The good folks at Firewire Surfboards came into town again, this time at my local break. They set up their truck in front of South Coast Surf Shop and had a good selection of boards with them. I had already tried a few here and there, but this time I wanted to give them the big test: a multi-hour session in 2-4 foot wind swell.
I got there just in time for the truck to open. Same guys I had seen at previous demos, same deal: sign a release form, hand over your drivers license, and get the board you want. You can either bring your own leash, or take one of those they have handy.
I did my research before showing up and had both the models and the sizes in mind. The guys that were there are extremely helpful, and they could direct you to the right combination for your skill level and the surf of the day.
Of all the possible choices, I first went with the short and fat Baked Potato. It is a thick board that gets to the right volume for me (about 34 liters) in a very short and wide package. I took it out first, in the 5’5″ variant, and was stoked.
Today’s surf was a choppy and bumpy wind swell, Mostly NW, but with some annoying cross-swell from the SW that made the rights real scary at times. I wondered how well the Baked Potato would do in that funky mix, especially as a demo board with no traction pad.
The first wave threw me out completely. I barely managed to get standing when I completely oversteered and landed on my butt. I was about to return the thing, but I figured it was a little (lot) silly to give up so soon.
The next wave was really ugly. I was in heavy backwash, and the ocean behind me was churning wildly. The wave front was uncertain, getting steeper in places and then letting go, making any prediction guesswork. I paddled in, just in time for a section to reach me. One, two paddles, and I stood up.
Lo and behold, the Potato rocked! It was perfectly solid in the swell, like a mini-aircraft carrier, slicing through the worst of the bumpiness, hopping on the churn and sliding left and right to accommodate. I though the lack of traction pad and of familiarity with the form factor would be an issue, but instead the short length is more forgiving. There is not a whole lot of area to land on, so that wherever your front foot leads, it’s victory.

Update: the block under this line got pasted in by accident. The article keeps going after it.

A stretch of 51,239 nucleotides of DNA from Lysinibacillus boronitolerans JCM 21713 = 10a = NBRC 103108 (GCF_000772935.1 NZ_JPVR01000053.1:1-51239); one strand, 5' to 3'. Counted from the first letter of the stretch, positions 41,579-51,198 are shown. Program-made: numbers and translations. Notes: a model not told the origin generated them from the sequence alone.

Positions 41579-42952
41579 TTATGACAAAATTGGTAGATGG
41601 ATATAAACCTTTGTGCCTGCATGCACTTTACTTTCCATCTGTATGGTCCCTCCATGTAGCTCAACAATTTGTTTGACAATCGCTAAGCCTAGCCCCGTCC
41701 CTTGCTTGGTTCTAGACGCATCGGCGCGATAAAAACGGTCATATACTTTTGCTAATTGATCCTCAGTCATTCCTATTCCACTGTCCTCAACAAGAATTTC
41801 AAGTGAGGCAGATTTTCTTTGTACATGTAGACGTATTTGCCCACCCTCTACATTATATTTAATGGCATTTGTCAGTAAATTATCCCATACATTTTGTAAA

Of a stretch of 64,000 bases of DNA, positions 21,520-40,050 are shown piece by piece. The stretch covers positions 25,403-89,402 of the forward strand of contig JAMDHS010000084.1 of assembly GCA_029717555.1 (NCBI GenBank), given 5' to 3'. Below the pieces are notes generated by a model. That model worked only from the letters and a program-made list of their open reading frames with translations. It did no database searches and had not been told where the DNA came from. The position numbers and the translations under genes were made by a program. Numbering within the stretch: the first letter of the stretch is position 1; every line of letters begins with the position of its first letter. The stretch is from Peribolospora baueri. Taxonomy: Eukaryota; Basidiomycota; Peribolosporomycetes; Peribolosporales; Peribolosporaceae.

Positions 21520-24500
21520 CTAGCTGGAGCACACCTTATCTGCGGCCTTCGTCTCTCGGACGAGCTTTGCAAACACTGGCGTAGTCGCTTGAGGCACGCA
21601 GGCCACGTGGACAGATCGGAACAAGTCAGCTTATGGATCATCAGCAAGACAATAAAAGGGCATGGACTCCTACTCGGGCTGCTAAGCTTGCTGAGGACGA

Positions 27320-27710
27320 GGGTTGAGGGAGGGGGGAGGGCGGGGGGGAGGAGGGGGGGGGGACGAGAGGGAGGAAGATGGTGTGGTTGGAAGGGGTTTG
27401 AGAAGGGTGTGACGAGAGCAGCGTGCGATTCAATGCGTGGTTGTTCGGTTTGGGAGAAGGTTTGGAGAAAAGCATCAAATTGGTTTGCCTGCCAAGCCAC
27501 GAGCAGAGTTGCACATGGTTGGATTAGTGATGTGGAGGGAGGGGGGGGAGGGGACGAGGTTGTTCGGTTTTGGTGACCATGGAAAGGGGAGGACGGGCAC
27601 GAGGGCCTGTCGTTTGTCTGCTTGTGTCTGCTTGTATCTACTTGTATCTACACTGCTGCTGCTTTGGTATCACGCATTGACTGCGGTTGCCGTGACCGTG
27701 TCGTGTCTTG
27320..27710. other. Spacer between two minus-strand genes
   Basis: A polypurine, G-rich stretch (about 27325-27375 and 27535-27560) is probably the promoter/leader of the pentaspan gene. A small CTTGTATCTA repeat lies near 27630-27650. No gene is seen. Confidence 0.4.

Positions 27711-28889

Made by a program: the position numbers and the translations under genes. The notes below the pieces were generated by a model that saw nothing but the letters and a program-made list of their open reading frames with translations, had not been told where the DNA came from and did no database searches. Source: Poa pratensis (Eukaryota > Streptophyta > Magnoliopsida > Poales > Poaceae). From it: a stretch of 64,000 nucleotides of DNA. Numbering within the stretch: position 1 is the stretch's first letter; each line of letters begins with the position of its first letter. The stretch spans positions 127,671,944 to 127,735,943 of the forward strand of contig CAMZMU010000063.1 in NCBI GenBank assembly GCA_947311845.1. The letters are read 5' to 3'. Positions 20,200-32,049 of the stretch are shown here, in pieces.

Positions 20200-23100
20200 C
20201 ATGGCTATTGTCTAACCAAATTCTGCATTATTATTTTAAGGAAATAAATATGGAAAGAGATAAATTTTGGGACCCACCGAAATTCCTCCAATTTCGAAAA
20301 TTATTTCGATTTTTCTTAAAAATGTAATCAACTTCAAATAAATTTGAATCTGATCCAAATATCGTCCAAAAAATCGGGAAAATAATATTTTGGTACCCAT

After this wave, I continued my successful streak. It was fun to watch people sit out waves that I easily paddled into and traced, and after the first few boo-boos, it was really easy to make it all the way in even on a rocky surf. The only problem was getting out again, and it wasn’t the Potato’s fault: near shore, there was a dead kelp forest that kept getting tangled up (when is someone going to invent a way to prevent the leash from tangling up?)
I kept the Potato for an hour, then I decided I wasn’t going to be able to try anything else if I didn’t leave. I went back to the truck and asked for a Vanguard. It’s a performance board, so it was definitely not the right day for it, but I wanted to see how it handled at least.
The Vanguard is a board like no other. Instead of being an oblong egg like most surfboards (tails notwithstanding), the vanguard looks like a deformed rectangle. The nose, in particular, doesn’t have the pointiness and is flattened and broad. In theory, the design should behave in a similar way to a regular, longer board, since the tip is pretty pointless in floatation.
Handling of the Vanguard was fine. The surf had gotten really bad by then, and it got a lot more crowded, but I managed to snag a few waves. It was definitely harder to paddle out, which was to be expected. It behaved well when ridden, but I don’t really have the skills to sense the difference with respect to a regular design. It seemed no better or worse.